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Local and global: mesogovernments and territorial identities

AutorMoreno, Luis
Fecha de publicaciónjul-1998
SerieDocumentos de Trabajo - Unidad de Políticas Comparadas (CSIC)
DT 98-09
ResumenAt the turn of the millenium, new telecommunications are shaping social life worldwide in a far-reaching manner. Impacts associated with these technological developments affect both economic globalization and territorial identities. These latter trends, apparently contradictory, bring with them elements of rapid social change and uncertainty. This paper reflects on the conjunction of both dimensions of the local and the global, and carries out a prescription of the progressive consolidation of a new cosmopolitan localism within the meso-level of community life. A theoretical review of concepts such as multiple identities or territorial accommodation serves as an introduction to the subsequent discussion on the effects of globalization, the extension of market values, and the loss of power by the nation states. A critical digression on the diffusionist, functionalist, and neoinstitutionalist approaches seeks to illustrate some conceptual misunderstandings regarding identity and territory. Mesogovernments no longer depend upon the rationalizing actions taken by central bureaucracies and élites within national arenas. At present, some minority nations, small nation-states, regions and conurbations appear to be better equipped to maximize the impacts associated with downward and upward developments. These relate to global action and local identities, respectively. References made to the European context seek to illustrate how the interaction of multiple identities makes possible a more effective access of civil society to the process of decision-making. This process finds its expression at various political and institutional levels within the wider framework of transnational Europeanization.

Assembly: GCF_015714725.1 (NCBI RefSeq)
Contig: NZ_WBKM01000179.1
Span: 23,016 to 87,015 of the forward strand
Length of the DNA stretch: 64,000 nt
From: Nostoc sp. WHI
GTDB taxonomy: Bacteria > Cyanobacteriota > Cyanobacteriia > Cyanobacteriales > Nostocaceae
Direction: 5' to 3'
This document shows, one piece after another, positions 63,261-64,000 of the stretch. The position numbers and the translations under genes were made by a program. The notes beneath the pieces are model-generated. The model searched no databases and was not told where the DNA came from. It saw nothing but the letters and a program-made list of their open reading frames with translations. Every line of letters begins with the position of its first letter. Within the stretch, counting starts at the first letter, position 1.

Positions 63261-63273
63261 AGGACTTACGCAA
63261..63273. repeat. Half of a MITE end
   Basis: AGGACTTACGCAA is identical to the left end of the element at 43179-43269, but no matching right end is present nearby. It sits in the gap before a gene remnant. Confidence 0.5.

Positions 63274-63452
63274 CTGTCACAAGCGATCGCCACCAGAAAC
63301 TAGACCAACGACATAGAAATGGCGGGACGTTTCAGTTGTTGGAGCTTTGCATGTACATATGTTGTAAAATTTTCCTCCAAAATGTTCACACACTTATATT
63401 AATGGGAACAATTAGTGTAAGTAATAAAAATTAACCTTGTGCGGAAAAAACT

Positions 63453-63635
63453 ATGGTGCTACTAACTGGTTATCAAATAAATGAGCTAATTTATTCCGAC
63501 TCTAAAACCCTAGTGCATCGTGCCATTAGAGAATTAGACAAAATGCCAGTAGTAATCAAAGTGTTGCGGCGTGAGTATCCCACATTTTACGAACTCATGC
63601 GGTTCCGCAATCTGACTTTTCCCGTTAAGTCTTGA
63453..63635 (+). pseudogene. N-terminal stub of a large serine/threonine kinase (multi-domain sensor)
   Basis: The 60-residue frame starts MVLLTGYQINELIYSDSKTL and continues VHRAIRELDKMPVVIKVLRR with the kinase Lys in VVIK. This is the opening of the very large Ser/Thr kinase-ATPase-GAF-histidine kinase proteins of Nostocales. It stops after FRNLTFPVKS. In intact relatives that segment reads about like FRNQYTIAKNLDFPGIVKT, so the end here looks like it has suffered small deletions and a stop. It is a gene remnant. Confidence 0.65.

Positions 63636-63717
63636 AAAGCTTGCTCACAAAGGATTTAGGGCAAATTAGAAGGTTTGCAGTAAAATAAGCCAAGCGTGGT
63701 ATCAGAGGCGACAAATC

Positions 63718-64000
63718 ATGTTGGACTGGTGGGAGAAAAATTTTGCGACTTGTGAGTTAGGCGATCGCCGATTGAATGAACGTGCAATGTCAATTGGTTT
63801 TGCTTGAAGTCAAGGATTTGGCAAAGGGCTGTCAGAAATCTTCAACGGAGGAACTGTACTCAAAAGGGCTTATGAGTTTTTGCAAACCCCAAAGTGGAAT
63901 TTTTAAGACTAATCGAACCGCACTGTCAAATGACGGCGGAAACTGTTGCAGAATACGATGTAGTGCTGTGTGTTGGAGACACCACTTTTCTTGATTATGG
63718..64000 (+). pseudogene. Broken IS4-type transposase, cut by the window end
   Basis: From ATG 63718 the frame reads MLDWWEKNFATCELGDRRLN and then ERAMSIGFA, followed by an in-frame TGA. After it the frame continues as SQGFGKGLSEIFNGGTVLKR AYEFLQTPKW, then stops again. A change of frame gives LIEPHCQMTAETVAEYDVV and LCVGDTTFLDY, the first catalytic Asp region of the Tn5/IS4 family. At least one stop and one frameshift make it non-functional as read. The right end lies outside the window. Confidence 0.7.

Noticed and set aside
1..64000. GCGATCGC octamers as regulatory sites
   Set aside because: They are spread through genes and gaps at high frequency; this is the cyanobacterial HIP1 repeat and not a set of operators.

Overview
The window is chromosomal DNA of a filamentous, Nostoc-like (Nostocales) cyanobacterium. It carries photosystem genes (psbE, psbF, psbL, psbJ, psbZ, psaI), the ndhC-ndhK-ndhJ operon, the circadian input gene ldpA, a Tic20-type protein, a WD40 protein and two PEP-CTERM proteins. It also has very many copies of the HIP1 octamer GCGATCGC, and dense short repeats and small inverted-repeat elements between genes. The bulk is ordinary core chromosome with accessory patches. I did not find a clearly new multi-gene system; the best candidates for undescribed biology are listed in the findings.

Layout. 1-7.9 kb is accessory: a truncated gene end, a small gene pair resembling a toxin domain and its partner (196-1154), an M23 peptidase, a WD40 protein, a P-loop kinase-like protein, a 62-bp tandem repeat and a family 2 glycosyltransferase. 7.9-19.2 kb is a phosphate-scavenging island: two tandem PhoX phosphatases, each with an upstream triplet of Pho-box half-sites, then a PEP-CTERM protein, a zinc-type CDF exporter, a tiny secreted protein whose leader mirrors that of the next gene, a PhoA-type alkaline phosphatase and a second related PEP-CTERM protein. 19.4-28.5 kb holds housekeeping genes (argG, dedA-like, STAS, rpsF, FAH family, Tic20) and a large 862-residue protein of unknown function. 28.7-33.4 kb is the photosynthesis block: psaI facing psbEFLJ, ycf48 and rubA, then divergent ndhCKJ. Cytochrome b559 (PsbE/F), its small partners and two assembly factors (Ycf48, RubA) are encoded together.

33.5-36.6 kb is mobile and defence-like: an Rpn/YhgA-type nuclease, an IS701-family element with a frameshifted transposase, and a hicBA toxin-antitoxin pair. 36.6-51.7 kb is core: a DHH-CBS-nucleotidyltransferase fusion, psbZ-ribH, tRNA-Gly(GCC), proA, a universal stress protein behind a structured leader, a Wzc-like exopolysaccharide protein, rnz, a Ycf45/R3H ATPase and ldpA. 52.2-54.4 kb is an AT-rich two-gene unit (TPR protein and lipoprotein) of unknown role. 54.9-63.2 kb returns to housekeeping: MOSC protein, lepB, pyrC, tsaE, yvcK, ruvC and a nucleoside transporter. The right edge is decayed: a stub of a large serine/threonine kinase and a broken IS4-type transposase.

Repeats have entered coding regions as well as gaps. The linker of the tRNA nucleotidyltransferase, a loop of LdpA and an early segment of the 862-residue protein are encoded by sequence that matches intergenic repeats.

DescripciónColloquium on ‘Identity and Territorial Autonomy in Plural Societies’, IPSA Research Committee on Politics and Ethnicity. University of Santiago (July 17-19, 1998), Santiago de Compostela, Spain. Printed in Nationalism and Ethnic Politics 5 (3-4): 61-75, 1999.
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